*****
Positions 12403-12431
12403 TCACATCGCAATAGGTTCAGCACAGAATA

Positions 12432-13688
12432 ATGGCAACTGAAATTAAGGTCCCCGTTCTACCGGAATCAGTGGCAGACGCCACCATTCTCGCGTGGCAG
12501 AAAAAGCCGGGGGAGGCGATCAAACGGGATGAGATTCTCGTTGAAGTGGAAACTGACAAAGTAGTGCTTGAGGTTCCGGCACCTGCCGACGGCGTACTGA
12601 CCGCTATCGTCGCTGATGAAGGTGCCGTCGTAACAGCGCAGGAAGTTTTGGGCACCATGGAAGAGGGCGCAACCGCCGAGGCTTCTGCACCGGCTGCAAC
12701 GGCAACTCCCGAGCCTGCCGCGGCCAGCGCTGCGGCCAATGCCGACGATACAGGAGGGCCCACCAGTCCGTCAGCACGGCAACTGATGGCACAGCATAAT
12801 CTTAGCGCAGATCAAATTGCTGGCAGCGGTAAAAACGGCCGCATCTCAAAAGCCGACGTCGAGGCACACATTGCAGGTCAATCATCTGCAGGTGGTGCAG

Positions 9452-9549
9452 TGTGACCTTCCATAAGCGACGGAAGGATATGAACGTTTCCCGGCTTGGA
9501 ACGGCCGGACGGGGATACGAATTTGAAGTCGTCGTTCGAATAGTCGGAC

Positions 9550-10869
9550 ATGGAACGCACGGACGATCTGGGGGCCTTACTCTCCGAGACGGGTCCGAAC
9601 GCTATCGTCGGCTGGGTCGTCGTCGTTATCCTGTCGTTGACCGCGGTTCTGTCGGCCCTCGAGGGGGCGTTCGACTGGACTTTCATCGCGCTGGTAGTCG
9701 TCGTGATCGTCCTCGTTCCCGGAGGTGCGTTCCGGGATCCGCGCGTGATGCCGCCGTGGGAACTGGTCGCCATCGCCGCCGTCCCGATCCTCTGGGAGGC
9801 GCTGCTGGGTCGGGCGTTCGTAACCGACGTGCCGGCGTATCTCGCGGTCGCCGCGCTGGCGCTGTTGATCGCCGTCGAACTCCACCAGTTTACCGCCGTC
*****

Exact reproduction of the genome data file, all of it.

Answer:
Positions 12403-12431
12403 TCACATCGCAATAGGTTCAGCACAGAATA

Positions 12432-13688
12432 ATGGCAACTGAAATTAAGGTCCCCGTTCTACCGGAATCAGTGGCAGACGCCACCATTCTCGCGTGGCAG
12501 AAAAAGCCGGGGGAGGCGATCAAACGGGATGAGATTCTCGTTGAAGTGGAAACTGACAAAGTAGTGCTTGAGGTTCCGGCACCTGCCGACGGCGTACTGA
12601 CCGCTATCGTCGCTGATGAAGGTGCCGTCGTAACAGCGCAGGAAGTTTTGGGCACCATGGAAGAGGGCGCAACCGCCGAGGCTTCTGCACCGGCTGCAAC
12701 GGCAACTCCCGAGCCTGCCGCGGCCAGCGCTGCGGCCAATGCCGACGATACAGGAGGGCCCACCAGTCCGTCAGCACGGCAACTGATGGCACAGCATAAT
12801 CTTAGCGCAGATCAAATTGCTGGCAGCGGTAAAAACGGCCGCATCTCAAAAGCCGACGTCGAGGCACACATTGCAGGTCAATCATCTGCAGGTGGTGCAG

Positions 9452-9549
9452 TGTGACCTTCCATAAGCGACGGAAGGATATGAACGTTTCCCGGCTTGGA
9501 ACGGCCGGACGGGGATACGAATTTGAAGTCGTCGTTCGAATAGTCGGAC

Positions 9550-10869
9550 ATGGAACGCACGGACGATCTGGGGGCCTTACTCTCCGAGACGGGTCCGAAC
9601 GCTATCGTCGGCTGGGTCGTCGTCGTTATCCTGTCGTTGACCGCGGTTCTGTCGGCCCTCGAGGGGGCGTTCGACTGGACTTTCATCGCGCTGGTAGTCG
9701 TCGTGATCGTCCTCGTTCCCGGAGGTGCGTTCCGGGATCCGCGCGTGATGCCGCCGTGGGAACTGGTCGCCATCGCCGCCGTCCCGATCCTCTGGGAGGC
9801 GCTGCTGGGTCGGGCGTTCGTAACCGACGTGCCGGCGTATCTCGCGGTCGCCGCGCTGGCGCTGTTGATCGCCGTCGAACTCCACCAGTTTACCGCCGTC